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Freeman-Sheldon Syndrome: An Interview with the Mom of a Teen with FSS

written by: AndreaS • edited by: Amanda Grove • updated: 8/2/2012

Freeman-Sheldon Syndrome is a rare genetic condition also called Whistling Mouth Syndrome. Individuals often have small mouths, drooping upper eyelids, hands that turn outward or are clenched, clubbed feet and/or scoliosis. Here are one family's thoughts on life with FSS.

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    What are the specific symptoms that your son, B., has?

    T: B.’s hands drift to the outside, low muscle tone in his upper body, a small mouth, smaller than normal airways [which affect his breathing], a short neck…he had bilateral club feet. There are things about his face which are typical of FSS - for example, he has eyes that slant down, not up at the corners, he has an H-shaped dimple on his chin, there is [a longer distance from] his nostrils and where they are in relation to his mouth. The joints don't seem to be in all the right places, exactly - his hands don't bend exactly the way mine do. He can’t hold things, and whether this is because his hands are weak, or because they are deformed, or both, couldn't tell you. There does not seem to be any accompanying retardation with FSS in general. I was told the people with FSS who have retardation tend to have had anoxia [oxygen deprivation] at birth on top of their syndrome. B has normal or above average intelligence.

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    What was his prognosis?

    T: I was told "This gets a little better as time goes on," and "He will walk late." But a year ago I asked his doctor if he thought when B. was a baby that B. would survive. He told me "Well, he has a very good family." I think that meant no, he didn't expect this good an outcome – but I have to give them credit - they never said that. Then again, they may have been afraid to. I was very clearly fighting for his life.

    Either my son is a very extreme case, or he has the wrong diagnosis, but if it is wrong then what he has is even rarer, and they probably know nothing about it at all.

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    How have B’s symptoms impacted your everyday life?

    T: Because of the muscle weakness, B. is dependent in every single aspect of daily living activities. So it is hard to pick one thing that affects him most. I worry. I worry about being unable to pick him up - who will take care of him when I am ninety? But I also live in hope. Because things are being discovered every day, and he is only seventeen. If we can get him an interface that works for him, so that he can use the computer... If he could feed himself...that would be great. A lot of people who have this have bigger problems with their mouths being tiny - like, they need operations to make their mouths big enough so they can be spoon fed. But they may be much less affected in other areas.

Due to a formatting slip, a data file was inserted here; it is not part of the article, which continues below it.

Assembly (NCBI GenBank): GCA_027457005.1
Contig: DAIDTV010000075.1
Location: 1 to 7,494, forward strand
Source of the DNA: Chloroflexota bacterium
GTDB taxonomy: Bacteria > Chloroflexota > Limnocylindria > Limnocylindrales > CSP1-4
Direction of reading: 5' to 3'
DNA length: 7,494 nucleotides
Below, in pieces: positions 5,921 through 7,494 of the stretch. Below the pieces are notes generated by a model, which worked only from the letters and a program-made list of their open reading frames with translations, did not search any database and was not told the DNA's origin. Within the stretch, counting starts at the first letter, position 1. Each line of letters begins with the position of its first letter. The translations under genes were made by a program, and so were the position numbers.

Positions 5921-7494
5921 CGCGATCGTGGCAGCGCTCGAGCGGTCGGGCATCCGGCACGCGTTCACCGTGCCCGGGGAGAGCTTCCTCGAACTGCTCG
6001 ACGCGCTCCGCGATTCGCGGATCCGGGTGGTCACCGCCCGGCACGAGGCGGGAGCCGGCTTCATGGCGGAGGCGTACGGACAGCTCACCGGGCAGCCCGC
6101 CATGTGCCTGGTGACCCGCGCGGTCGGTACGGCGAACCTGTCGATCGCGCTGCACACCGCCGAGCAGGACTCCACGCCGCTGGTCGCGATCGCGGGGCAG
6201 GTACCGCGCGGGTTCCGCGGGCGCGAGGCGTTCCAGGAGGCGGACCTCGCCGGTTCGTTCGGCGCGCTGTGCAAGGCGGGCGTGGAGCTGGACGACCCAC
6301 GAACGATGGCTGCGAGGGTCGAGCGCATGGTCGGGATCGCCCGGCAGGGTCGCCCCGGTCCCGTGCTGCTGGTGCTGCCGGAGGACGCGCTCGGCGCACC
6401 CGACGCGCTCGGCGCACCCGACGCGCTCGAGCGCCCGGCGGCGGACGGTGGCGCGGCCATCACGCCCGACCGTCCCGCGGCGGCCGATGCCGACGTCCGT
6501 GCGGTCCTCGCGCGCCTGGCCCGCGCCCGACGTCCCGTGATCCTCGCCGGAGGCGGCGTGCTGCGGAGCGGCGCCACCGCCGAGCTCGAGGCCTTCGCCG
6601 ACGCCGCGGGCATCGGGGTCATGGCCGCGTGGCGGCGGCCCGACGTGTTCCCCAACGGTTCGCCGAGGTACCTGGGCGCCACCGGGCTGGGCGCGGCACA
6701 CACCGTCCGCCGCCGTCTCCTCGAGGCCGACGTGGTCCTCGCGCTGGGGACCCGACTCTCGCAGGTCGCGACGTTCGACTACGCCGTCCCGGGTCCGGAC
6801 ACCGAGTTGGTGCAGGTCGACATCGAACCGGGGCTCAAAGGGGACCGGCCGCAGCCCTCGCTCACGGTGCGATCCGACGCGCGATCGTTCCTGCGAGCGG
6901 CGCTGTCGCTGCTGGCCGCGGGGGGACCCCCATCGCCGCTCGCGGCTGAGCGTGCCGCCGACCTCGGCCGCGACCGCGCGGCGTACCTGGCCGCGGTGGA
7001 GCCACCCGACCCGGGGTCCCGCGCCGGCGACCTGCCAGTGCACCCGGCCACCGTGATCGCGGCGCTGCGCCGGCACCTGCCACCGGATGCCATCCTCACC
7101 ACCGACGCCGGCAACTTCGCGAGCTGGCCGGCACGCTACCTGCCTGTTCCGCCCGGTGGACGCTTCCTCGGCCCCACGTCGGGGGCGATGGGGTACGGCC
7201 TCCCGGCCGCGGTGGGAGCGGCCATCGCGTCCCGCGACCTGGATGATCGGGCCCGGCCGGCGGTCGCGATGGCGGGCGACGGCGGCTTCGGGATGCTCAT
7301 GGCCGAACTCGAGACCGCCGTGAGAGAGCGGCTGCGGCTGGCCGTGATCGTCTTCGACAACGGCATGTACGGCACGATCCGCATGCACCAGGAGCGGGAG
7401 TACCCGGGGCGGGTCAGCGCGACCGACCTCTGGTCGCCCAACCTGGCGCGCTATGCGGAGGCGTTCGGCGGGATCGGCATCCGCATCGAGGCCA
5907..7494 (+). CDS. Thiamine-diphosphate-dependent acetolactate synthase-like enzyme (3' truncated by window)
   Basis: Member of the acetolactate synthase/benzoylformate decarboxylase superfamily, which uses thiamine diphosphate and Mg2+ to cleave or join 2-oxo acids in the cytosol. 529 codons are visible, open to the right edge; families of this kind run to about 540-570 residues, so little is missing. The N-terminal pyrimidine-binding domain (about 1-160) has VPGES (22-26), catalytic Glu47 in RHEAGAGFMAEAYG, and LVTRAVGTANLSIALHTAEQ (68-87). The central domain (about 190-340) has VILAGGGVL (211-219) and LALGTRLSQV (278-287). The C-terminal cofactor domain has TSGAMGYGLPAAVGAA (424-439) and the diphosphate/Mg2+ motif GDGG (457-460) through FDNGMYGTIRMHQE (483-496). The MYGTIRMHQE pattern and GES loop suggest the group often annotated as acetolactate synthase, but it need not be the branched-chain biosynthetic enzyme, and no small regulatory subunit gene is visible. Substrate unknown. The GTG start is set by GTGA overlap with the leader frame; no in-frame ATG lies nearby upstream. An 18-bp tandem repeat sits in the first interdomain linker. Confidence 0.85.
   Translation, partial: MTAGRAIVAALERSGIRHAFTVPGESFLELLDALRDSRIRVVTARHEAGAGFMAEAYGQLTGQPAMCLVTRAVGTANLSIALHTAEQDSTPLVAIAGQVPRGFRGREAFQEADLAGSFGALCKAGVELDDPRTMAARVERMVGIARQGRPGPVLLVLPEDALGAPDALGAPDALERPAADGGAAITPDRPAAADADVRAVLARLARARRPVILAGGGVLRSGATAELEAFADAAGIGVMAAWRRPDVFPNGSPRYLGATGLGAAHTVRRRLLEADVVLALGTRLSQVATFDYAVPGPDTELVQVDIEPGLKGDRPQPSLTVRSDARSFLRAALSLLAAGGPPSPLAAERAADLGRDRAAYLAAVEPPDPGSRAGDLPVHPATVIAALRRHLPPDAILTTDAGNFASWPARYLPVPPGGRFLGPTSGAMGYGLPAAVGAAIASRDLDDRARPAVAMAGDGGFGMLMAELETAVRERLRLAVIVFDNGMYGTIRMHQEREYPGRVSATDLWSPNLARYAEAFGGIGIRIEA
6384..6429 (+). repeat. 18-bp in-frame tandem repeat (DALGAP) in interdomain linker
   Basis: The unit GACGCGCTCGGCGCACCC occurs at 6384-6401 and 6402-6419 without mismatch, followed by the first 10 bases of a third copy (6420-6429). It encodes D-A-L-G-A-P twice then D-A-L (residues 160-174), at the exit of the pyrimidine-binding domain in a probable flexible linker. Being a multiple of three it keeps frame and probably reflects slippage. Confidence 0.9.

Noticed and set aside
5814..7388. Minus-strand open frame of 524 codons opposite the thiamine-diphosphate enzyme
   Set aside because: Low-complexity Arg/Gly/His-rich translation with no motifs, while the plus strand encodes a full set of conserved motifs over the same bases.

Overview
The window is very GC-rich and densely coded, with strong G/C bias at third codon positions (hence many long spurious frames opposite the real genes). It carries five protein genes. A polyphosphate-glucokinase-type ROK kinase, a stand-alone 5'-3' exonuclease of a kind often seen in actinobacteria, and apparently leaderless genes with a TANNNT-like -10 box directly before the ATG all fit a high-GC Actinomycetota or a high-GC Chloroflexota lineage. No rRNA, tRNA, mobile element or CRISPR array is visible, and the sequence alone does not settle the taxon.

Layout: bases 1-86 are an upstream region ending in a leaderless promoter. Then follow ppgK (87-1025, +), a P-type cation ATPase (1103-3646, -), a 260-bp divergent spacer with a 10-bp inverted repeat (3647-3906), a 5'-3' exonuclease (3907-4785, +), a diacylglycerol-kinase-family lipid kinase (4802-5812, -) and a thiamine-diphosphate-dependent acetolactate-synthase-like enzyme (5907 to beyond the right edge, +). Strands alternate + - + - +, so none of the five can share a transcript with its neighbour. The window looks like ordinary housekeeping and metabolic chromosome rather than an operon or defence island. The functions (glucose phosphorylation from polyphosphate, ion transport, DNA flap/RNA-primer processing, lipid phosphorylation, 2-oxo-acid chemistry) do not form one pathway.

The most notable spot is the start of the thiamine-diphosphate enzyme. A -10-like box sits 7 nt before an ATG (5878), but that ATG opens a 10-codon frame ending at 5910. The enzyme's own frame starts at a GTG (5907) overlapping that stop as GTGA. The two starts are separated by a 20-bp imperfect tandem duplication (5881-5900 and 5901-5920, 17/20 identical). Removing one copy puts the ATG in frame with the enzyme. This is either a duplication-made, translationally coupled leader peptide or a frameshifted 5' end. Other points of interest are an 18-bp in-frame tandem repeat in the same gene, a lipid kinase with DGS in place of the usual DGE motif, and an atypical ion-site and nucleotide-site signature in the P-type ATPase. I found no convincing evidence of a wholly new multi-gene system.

It is really a whole different world, being the mother of a relatively normative child, or being B.'s mom.

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    What do you think B. would like people to know about interacting with someone with FSS?

    T: This probably applies more to people with his level of disability than people with his diagnosis, most of who can speak, but he wants people to talk to him, not me, and to ask questions. He is not me.

    Because he has this apnea problem, he has never been able to go to school, and that bothers him a lot. His teachers and therapists see him at home right now. He wishes he could have friends, but I am not at all sure he would have many friends at school because he is still going to be very limited, as he can't initiate much conversation, and the more able kids probably want to be more on the move. He can [communicate] - his eye gestures, things like that.

    B. is currently using a communication device and recently was able to have a phone conversation with his grandmother by using it, but it is still very limiting.

    He would LOVE to be able to speak and ask questions. And that would be nice for me too.

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